News and Blogs

"You are a new man now, Daddy"

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OK to Die Blog
Friday, 27 July 2012

One family's remarkable peace with choosing a natural death over surgery for a debilitated loved one.

Mr. Omer had once held a position of social prominence, a moral influence on the lives of individuals and communities; until one year ago. A construction accident changed everything. He suffered injuries that left him in control of only one side of his body and his mind functioning as a 5 year old child.

Most recently, he had resided in an extended rehabilitation nursing facility, until yesterday.

When the nurse tried to arouse him from an unusually long nap, she could not. Upon orders from the facility’s doctor, he was sent for a Cat Scan of his head and then rushed to my care in the Emergency Department.

Mr. Omer arrived to bed 25 and his Cat Scan report was placed in my hand, "Large acute subdural hematoma with midline shift and… herniation.

Read the full article at OK to Die Blog

 

Even for the Dead, a Struggle to Find Space in Hong Kong

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The New York Times
Published: October 25, 2012

HONG KONG — A small architecture firm in Hong Kong has come up with an unusual proposal for what to do about the worsening shortage of cemetery space in a crowded and expensive city: Build one that can float.

The structure conceived by the company, Bread Studio, could hold hundreds of thousands of the boxlike niches that are the final resting places for most people in Hong Kong nowadays.

Read the full article in The New York Times

Thanks to the DeathCare Discussion List for alerting us to this article.

 

Friday Funeral Film: Places in the Heart

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The Family Plot Blog
October 26, 2012

I’m starting a series looking at funeral films every Friday! Get the low down on movies that have lessons on life, death and funeral planning. You’ll also be able to see these articles in the Funeral Films section at www.AGoodGoodbye.com.

Places in the Heart (1984-PG) stars Sally Field in her Oscar Award-winning performance as a widow in a Depression-era small town who has to learn how to make a living after her husband, the local sheriff, is shot dead. As a funeral film, it illustrates how families used to wash and dress the bodies of their dead at home. It also vividly shows why life insurance exists to help families after the breadwinner dies.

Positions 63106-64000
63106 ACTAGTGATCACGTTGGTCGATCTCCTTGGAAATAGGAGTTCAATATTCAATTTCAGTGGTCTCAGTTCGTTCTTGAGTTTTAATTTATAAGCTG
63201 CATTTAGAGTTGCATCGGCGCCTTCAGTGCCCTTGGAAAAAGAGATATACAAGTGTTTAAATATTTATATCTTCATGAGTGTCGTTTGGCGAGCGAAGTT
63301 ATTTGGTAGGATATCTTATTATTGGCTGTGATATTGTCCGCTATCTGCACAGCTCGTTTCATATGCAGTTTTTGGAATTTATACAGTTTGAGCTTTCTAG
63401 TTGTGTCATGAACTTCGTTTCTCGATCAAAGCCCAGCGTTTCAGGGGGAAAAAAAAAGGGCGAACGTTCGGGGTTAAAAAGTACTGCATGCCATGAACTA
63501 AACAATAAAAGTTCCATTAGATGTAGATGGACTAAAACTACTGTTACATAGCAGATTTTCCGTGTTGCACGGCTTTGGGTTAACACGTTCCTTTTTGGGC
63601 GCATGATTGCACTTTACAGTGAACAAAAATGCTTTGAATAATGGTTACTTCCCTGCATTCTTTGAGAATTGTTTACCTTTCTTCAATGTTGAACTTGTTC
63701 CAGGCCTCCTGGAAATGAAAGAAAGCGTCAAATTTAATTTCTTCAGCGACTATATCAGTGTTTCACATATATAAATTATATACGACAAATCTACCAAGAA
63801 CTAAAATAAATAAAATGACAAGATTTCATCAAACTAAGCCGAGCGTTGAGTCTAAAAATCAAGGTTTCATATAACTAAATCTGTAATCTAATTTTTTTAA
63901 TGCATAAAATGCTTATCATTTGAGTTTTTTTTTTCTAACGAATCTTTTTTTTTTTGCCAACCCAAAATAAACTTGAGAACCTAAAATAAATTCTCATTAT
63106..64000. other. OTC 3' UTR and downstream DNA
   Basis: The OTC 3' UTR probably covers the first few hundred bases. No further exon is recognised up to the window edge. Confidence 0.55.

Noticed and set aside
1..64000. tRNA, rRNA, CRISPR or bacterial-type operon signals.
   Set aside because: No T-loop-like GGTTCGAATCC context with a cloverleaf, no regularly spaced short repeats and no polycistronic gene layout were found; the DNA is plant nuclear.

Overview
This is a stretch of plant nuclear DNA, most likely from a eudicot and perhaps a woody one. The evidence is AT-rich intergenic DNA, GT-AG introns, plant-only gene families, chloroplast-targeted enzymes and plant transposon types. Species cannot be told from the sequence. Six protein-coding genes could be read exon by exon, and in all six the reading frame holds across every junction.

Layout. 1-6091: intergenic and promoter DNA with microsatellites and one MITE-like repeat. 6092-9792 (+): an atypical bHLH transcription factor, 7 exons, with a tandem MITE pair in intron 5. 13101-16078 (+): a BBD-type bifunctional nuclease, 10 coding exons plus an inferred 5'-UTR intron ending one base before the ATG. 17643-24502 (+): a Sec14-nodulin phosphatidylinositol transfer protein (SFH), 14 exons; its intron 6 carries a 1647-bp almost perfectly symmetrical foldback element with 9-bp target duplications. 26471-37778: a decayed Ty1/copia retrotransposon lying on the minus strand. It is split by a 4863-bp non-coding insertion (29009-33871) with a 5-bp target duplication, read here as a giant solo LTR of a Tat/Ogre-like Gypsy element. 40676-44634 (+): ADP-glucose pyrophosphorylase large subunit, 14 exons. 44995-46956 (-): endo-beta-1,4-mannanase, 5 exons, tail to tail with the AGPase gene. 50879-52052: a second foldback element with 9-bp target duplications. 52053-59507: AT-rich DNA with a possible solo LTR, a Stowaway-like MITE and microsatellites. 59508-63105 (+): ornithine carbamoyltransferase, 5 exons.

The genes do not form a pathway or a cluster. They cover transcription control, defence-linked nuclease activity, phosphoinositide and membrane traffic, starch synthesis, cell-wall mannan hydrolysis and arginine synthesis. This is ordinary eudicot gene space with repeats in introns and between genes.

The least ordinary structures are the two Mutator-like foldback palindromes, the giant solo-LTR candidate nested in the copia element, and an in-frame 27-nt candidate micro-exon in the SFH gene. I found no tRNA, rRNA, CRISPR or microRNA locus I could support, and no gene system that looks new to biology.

Read the full article and see video at The Family Plot Blog

 

Wisconsin: borrowing from the NPS playbook

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Death Care Law Blog
October 25 2012

Wisconsin Funeral Directors Association's Master Trust

Recent document disclosures are reflecting that several factors contributed to the WFDA’s master trust deficiency (and the appointment of a receiver). Certain of those factors relate to the fees paid to fund managers and the association’s sponsorship charges. Those factors are relevant to other association master trusts and we will explore them in subsequent posts. However the ‘straw’ that broke this camel’s back came straight from the National Prearranged Services’ playbook.

Read the full article at Death Care Law Blog

 

More people choose 'green' funerals

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Minnesota Public Radio
October 24, 2012

 ST. PAUL, Minn. — As environmental consciousness has grown in the country, some people like Theresa Purcell have questioned the practice of pumping dead bodies full of chemicals before they're buried in thick, concrete vaults in the ground.

"People are unfamiliar with the embalming process. People just hear that if you're going to be buried, you need a concrete vault but don't actually question the reasons behind that," said Purcell, who runs the Full Circle Project, which advocates for natural burials. "In the grand scheme of things, it's a huge waste of resources."

Read the full article at Minnesota Public Radio

Thanks to ConnectingDirectors for alerting us to this article.

 


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